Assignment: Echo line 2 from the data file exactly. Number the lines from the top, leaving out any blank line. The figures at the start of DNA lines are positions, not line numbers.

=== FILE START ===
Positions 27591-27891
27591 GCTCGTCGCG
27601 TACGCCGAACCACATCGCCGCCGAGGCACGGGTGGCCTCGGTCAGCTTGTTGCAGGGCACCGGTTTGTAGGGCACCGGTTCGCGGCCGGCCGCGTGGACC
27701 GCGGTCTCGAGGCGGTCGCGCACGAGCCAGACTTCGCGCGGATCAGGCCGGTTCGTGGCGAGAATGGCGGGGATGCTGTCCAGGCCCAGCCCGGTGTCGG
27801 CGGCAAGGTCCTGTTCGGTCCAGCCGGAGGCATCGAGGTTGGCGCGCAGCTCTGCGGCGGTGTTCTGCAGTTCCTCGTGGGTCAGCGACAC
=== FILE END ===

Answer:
27591 GCTCGTCGCG